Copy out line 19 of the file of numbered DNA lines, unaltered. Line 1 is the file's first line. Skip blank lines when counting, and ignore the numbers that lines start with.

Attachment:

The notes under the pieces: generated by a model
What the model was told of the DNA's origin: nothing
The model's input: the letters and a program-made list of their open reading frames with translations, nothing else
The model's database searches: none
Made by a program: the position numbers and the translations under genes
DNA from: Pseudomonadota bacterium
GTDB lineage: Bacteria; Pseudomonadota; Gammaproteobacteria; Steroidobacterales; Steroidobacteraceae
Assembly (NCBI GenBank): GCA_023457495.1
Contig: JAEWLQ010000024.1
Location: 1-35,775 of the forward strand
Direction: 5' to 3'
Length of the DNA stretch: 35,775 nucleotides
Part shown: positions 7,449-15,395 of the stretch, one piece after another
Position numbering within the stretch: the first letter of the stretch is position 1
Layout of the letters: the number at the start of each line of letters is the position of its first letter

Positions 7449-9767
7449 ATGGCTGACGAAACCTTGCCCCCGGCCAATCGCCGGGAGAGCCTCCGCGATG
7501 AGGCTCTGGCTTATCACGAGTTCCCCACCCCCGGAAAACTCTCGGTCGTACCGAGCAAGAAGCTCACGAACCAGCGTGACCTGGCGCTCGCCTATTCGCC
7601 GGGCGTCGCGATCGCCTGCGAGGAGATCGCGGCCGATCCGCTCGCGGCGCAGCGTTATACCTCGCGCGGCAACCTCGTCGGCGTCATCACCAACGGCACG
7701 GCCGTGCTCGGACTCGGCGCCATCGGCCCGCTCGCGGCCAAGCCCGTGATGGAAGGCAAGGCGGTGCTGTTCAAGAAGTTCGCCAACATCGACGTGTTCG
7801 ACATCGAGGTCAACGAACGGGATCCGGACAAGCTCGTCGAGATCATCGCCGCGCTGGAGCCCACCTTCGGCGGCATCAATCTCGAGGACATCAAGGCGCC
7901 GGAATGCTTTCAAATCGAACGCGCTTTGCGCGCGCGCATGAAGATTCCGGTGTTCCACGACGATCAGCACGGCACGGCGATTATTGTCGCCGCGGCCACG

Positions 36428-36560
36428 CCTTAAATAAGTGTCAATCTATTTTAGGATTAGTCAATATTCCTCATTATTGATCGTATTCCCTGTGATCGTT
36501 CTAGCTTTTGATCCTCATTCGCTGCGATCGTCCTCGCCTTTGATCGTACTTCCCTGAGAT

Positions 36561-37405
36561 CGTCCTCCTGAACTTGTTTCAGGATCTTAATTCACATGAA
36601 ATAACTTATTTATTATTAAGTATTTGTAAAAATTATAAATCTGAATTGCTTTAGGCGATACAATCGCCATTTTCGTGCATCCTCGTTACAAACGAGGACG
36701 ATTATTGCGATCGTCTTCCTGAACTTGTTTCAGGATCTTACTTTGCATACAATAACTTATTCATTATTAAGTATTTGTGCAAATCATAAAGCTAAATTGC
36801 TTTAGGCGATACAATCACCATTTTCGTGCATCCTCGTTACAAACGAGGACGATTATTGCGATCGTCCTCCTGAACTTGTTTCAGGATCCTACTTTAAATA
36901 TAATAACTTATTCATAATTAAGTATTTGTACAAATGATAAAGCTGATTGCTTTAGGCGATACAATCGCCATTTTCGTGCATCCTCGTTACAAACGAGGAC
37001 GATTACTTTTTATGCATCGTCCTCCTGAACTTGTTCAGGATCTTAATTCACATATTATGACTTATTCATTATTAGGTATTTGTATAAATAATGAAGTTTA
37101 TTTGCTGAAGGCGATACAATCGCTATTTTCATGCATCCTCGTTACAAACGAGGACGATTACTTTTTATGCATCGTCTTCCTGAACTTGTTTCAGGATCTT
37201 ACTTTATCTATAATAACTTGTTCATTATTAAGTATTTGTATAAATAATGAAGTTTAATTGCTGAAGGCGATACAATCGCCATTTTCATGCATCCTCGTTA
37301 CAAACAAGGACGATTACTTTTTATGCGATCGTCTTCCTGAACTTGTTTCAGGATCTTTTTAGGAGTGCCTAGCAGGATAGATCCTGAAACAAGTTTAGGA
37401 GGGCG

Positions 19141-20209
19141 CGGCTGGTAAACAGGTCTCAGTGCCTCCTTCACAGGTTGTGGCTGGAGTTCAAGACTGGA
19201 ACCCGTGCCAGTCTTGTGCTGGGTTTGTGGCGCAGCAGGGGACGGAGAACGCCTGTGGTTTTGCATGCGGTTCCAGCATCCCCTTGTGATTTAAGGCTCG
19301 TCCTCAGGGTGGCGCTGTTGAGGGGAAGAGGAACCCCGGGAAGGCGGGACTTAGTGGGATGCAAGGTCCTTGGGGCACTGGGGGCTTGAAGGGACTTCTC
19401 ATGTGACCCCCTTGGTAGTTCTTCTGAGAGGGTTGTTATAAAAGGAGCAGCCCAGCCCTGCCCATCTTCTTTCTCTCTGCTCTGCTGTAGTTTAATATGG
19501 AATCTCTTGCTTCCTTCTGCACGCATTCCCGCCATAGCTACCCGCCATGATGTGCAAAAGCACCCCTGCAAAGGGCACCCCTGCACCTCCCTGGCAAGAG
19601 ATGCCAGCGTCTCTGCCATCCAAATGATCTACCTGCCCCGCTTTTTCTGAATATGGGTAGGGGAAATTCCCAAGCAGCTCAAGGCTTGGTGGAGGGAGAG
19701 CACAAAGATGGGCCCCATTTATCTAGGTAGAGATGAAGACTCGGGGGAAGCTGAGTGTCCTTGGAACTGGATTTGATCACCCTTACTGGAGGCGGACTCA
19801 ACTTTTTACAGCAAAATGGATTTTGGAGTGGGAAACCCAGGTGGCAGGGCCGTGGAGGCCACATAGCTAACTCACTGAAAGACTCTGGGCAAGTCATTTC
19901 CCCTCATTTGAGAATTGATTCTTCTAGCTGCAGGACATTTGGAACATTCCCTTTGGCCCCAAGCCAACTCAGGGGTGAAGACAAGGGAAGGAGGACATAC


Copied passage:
7601 GGGCGTCGCGATCGCCTGCGAGGAGATCGCGGCCGATCCGCTCGCGGCGCAGCGTTATACCTCGCGCGGCAACCTCGTCGGCGTCATCACCAACGGCACG